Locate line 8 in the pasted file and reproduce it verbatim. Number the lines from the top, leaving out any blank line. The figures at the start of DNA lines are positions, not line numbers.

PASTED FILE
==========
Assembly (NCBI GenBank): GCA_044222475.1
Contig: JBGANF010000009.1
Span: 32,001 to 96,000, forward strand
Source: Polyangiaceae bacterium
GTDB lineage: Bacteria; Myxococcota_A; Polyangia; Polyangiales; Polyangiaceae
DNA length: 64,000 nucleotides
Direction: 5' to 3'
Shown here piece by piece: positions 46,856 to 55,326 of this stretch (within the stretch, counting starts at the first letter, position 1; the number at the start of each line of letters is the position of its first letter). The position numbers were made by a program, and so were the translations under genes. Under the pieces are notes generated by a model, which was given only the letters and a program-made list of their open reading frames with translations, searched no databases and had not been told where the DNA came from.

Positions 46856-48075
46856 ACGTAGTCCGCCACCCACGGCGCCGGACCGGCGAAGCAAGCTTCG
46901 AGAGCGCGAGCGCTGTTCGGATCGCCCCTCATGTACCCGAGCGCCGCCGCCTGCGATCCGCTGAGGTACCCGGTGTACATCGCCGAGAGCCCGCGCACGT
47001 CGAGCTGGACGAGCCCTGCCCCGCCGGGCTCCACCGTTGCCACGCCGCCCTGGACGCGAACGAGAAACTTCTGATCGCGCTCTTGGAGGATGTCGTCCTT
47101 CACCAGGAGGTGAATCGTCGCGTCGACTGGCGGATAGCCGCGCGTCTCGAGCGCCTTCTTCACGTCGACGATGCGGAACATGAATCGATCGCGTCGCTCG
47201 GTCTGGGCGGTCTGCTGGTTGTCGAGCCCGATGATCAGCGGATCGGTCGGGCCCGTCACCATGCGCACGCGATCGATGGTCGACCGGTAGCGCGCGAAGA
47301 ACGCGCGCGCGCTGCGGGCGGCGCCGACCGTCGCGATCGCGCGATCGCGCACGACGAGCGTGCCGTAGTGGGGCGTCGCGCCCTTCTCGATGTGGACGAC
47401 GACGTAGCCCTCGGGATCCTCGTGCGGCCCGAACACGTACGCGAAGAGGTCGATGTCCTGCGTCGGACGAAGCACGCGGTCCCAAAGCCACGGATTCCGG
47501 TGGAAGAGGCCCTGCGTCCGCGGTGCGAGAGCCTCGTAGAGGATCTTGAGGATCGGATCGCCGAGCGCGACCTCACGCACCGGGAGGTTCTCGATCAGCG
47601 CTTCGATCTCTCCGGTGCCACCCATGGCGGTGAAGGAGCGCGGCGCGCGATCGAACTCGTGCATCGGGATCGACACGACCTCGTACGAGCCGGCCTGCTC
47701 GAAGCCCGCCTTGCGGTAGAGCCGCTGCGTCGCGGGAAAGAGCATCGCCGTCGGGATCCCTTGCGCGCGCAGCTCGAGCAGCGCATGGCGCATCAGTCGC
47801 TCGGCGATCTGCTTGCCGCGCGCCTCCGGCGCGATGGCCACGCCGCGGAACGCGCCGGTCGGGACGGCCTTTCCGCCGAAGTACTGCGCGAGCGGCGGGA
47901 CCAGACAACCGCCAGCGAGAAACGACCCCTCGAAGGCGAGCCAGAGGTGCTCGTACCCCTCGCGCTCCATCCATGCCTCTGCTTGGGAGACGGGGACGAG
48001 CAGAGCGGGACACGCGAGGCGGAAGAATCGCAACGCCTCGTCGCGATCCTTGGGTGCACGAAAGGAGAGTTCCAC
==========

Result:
Shown here piece by piece: positions 46,856 to 55,326 of this stretch (within the stretch, counting starts at the first letter, position 1; the number at the start of each line of letters is the position of its first letter). The position numbers were made by a program, and so were the translations under genes. Under the pieces are notes generated by a model, which was given only the letters and a program-made list of their open reading frames with translations, searched no databases and had not been told where the DNA came from.